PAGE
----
The British went for Christmas like there was no tomorrow, but the feeling the morning after was one of wrapping paper. A spiritual dimension craved for, outside of the church, was finally offered up not even at New Year, but on January 5th/6th with the staging of the 3rd Round of The FA Cup.
This is a key date for the British, north and south of the border, shown live on terrestial TV. We feel connected, we feel humbled, ennobled Ã¢ÂÂ appreciative of the underdog. We love our uneven battles, uneven playing surfaces, costume dramas, weathers.
The winter sun low and yellow was a dazzler. At BurnleyÃ¢ÂÂs Turf Moor there were shades of ItÃ¢ÂÂs A Wonderful Life but missing the snow. The football club has new faces, but in the corridors there are many of the old faces, albeit looking older and older. Some of the new faces are related to the old faces. Paul Fletcher is back in town only he wasnÃ¢ÂÂt there today Ã¢ÂÂ he was in Barbados. He starts tomorrow, waving some wand, building a new old era, including a new stadium.
Before I go on about the magic of the Cup , there are several new stadium plans afoot, so the Burnley story is doubtless replicated elsewhere, albeit in different colours, different accents. Bristol City, Liverpool and Everton both, Luton Town, Morecambe, Oldham Athletic, Portsmouth, Scunthorpe United, Southend United, Tottenham Hotspur are all seemingly ripping up or repointing what is in some cases more than 100 years of heritage on the same spot.
The process of new stadium building is not over. I set out in The Homes of Football (incidentally first shown at Burnley in 1991) to put a face to the changing football culture that it might be a mirror to society. It seems appropriate to continue that portrait given all these big plans in or around town.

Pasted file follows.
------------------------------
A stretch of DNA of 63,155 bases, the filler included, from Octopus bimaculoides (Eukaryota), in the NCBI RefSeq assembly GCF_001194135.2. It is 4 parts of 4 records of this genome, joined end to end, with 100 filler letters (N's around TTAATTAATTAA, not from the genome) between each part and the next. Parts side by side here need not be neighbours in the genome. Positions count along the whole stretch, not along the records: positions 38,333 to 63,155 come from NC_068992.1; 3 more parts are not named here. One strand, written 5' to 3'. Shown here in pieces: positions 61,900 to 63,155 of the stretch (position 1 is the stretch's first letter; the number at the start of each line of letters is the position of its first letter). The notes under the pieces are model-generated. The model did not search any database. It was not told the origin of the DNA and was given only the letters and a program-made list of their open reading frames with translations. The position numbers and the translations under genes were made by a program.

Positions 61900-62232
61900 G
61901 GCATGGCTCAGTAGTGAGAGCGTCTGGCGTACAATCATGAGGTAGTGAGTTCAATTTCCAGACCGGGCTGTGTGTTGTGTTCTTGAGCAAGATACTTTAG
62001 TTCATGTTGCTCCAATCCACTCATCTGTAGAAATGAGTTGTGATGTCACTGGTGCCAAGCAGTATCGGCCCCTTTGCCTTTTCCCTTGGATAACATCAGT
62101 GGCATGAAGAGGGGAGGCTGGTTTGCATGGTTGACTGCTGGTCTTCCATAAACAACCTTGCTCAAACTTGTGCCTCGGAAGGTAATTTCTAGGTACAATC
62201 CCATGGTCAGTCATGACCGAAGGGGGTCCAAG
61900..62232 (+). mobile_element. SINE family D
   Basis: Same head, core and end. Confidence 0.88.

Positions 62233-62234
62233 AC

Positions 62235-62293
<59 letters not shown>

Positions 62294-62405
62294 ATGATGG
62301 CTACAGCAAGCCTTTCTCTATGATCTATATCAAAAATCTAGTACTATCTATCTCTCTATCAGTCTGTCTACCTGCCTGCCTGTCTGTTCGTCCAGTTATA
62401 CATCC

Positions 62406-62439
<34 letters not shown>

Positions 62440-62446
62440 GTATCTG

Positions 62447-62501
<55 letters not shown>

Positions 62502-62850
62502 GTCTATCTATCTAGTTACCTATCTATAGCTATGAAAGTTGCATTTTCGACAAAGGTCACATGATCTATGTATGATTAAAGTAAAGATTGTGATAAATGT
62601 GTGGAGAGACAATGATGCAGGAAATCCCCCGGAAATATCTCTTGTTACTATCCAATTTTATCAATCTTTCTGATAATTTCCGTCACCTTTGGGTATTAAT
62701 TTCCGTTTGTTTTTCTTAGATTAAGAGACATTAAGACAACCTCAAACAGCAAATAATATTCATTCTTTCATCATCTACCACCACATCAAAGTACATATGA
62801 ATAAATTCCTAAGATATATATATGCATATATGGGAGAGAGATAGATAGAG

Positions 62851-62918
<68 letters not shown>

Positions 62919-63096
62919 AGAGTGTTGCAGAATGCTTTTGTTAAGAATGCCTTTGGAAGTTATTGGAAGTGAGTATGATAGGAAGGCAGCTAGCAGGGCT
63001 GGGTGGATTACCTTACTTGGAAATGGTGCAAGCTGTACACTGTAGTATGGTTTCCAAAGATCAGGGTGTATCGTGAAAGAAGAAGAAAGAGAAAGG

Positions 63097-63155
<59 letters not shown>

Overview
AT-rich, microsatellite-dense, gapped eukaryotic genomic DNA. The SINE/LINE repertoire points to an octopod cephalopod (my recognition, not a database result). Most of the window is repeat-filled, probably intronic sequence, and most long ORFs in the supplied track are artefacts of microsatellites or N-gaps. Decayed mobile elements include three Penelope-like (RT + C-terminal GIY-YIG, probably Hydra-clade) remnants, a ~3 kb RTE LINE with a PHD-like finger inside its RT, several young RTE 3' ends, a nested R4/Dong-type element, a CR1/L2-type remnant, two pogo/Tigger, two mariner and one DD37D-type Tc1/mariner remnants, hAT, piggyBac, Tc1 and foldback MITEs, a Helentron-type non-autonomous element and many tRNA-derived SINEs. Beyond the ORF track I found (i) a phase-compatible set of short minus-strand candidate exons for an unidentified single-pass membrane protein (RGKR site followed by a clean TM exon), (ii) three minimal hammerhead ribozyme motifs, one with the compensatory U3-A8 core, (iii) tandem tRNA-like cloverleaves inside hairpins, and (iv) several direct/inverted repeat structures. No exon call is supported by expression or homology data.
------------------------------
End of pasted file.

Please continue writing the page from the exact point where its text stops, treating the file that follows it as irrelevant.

At Burnley v Arsenal in The FA Cup, there were applications of lip gloss Ã¢ÂÂ the match was being screened live on terrestial TV; there were autograph hunters particularly of Arsenal players; there was barracking from both sides: Ã¢ÂÂYouÃ¢ÂÂve only come to see the ArsenalÃ¢ÂÂ versus Ã¢ÂÂWe are English, We Are EnglishÃ¢ÂÂ versus Ã¢ÂÂYouÃ¢ÂÂre just a small town in BlackburnÃ¢ÂÂ versus Ã¢ÂÂYouÃ¢ÂÂre just a small town in FranceÃ¢ÂÂ versus Ã¢ÂÂYou could do with more ForeignersÃ¢ÂÂ and Ã¢ÂÂWe pay your rent through our taxesÃ¢ÂÂ versus Ã¢ÂÂBurnley Burnley Burnley No One Likes Us we donÃ¢ÂÂt careÃ¢ÂÂ.
On this day Arsenal won the battle of the wits on and off the pitch. In 1961 Burnley would have been more than a match for them. Some of the oldies no doubt pointed this out. The local couple wandered home up the local streets, through the puddles, flag as cloak on the girl. Past the chip shops and hardly noticing the showy cheeky boys who had nicked the blag sheets from outside the paper shop heralding the coming of the League leaders to Burnley.
By the time the cars had cleared Turf Moor, the stadium was heralding the Next match: PLYMOUTH ARGYLE. But not in the Cup. Burnley were out for another year.